Again, the priority of self-climbing is to reduce crane dependence and increase material handling speed and logistics.

A further innovation to the self-climbing screen is the attachment of perimeter column, wall and perimeter beam forms. (This type of application is dependent on the suitability of the building’s perimeter shape and design.)

The 40-storey Deutsche Bank building in Sydney, built by Bovis Lend Lease, employed selfclimbing screens with attached column and perimeter beam edge forms - one of a number of innovations employed on the project that helped achieve a floor-to-floor cycle speed of four days.

On Southport Central, a project comprising three 40-storey mixed use towers, builder/developer Raptis Group has improved the safety value by extending the perimeter screen two storey’s below the working floor, instead of the standard single storey below.

Systemised floor formwork assemblies
The third area of automation involves the systemisation of floor forms, enabling smaller floor panel formwork assemblies to be moved up to the next floor by hydraulic formwork hoists.

A recent example is a 20-storey Gold Coast tower, where a modular aluminium system of 800 mm x 1600 mm pans was used to construct the floors. Rather than using cranes, one of three hoists was dedicated to moving the formwork - a decided advantage given the prevailing windy weather.

The aforementioned Ericsson House is a more conventional example that utilises compact table form assemblies for the floor formwork while still allowing significant materials movement by hoists rather than crane.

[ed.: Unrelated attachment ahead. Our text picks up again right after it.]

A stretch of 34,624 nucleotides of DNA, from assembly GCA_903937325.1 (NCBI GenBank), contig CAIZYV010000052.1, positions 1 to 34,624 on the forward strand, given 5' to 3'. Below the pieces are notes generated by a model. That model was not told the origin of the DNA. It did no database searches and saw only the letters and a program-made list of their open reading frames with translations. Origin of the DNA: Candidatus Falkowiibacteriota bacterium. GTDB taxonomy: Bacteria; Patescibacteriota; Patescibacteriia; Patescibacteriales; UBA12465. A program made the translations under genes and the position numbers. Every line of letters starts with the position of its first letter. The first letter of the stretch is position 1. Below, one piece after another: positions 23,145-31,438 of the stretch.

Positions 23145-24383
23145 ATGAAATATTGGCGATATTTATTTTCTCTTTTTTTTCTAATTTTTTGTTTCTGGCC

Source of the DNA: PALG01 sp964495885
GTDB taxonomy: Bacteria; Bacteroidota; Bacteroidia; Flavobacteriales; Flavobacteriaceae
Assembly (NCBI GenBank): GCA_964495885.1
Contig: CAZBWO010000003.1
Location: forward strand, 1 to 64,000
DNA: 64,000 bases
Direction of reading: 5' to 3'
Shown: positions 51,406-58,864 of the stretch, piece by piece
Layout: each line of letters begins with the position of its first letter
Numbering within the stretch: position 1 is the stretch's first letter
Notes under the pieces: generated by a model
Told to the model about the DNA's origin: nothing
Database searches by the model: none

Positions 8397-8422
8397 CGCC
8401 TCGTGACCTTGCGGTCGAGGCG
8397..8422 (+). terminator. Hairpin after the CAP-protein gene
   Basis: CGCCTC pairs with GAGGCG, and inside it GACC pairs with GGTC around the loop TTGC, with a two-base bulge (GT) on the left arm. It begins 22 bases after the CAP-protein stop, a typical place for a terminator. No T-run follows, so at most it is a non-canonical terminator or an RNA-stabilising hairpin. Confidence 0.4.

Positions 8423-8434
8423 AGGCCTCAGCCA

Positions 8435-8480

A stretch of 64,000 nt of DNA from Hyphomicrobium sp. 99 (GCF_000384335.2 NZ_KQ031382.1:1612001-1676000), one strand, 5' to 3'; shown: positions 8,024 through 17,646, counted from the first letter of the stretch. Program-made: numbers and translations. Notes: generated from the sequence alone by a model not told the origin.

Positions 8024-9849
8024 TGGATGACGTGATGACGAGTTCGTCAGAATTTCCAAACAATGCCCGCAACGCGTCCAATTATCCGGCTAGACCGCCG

Permanent metal deck formwork
The use of permanent metal deck formwork for the construction of suspended floors has grown in popularity in Australia over recent years.

This was confirmed in a CCAA-commissioned costing study that found permanent metal deck formwork to be the most cost effective formwork method for constructing concrete floors in multi-rise office buildings.

There are several proprietary systems currently available in Australia that all offer the following advantages over traditional floor formwork:

  • reduced labour and material handling through not having to strip conventional soffit formwork;
  • reduced amount of bottom reinforcement; and
  • reduced amount of propping supports provided by spanning capacity of the metal deck formwork.

Medium-rise office buildings like the 12-storey Colonial First State Properties Building in Parramatta, in Sydney, are typical applications where permanent metal deck formwork has been used to realise these advantages.

Research and development is driving further advances in permanent metal deck formwork, with recent reports of improvements in self-spanning capacity, potentially up to 10 m. This would further improve the site productivity and construction schedule gains by allowing following trades to fit out floors faster, unhindered by formwork propping supports.

The advances and innovations covered in this article represent the sharp end of the wedge.

As Australian construction companies and their clients strive for even greater efficiencies, we are likely to see even more improvements and new technologies - confirming concrete framing as the predominant solution for multi-rise construction.

Source: Cement Concrete & Aggregates Australia